American Anti-Intellectualism and the Software Industry

41% of Americans believe that definitely or probably humans and dinosaurs coexisted. Source.

A sitting congressman, Paul Broun, a medical doctor no less, told a crowd that evolution and the Big Bang were “lies straight from the pit of hell.” Source.

The chairman of the Senate environmental panel brought a snowball to the floor as evidence that climate change is a hoax. Source.

Congressman Todd Akin said it was his understanding from doctors that it’s rare for someone to become pregnant from rape.  He said, “The female body has ways to try and shut that whole thing down.” Source.

By our public promotion of anti-intellectualism, this country is losing out to economic and cultural forces overseas. Our manufacturing jobs are moving overseas.

However, the world’s top brains are still coming to the United States to “make it here.”

Last week I attended an introductory meeting by a company that specializes in being a sales broker for software companies – Corum.  In the room were about 40 or so founders or CEOs of local San Diego software companies. In the beginning, each of us stood up to introduce ourselves, our companies and our products in a 30-second elevator speech. I didn’t keep an exact tally, but about 75% of the executives were foreign-born. Of all the people introducing themselves, there were no more than ten who were obviously born and raised in the United States – the rest had some kind of accent – ironically – including myself.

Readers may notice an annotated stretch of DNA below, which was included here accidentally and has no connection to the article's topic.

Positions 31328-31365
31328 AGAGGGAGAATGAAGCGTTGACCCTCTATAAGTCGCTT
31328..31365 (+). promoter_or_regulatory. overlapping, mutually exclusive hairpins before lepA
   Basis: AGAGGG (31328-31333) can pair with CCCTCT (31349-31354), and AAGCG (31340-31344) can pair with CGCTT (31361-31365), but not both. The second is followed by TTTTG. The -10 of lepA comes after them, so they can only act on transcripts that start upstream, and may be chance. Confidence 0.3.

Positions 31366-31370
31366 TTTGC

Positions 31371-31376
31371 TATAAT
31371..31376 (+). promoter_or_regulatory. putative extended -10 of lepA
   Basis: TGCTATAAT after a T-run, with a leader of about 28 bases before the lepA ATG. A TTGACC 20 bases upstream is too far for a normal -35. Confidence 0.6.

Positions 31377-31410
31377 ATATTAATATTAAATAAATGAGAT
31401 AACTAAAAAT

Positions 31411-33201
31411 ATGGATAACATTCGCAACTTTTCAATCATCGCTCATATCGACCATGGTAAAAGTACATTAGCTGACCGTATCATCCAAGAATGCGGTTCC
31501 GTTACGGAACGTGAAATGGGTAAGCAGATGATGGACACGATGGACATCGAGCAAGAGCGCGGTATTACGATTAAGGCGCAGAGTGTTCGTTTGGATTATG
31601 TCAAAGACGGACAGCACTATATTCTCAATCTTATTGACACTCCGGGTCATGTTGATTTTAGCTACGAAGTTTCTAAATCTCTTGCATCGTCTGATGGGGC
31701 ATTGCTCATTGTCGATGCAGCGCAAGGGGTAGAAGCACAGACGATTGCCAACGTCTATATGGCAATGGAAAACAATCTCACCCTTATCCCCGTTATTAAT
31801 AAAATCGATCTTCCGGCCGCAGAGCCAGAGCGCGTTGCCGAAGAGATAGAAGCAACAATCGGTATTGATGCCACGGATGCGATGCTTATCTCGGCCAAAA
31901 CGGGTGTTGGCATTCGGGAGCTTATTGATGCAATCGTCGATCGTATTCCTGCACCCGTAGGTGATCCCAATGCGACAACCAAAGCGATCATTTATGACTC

This is admittedly a very small sample, and it’s anecdotal, but it was a striking realization to me: Foreigners come to the United States, start software companies, and then grow them and make them successful.

Where are the American born software business superstars?

They are apparently a minority.

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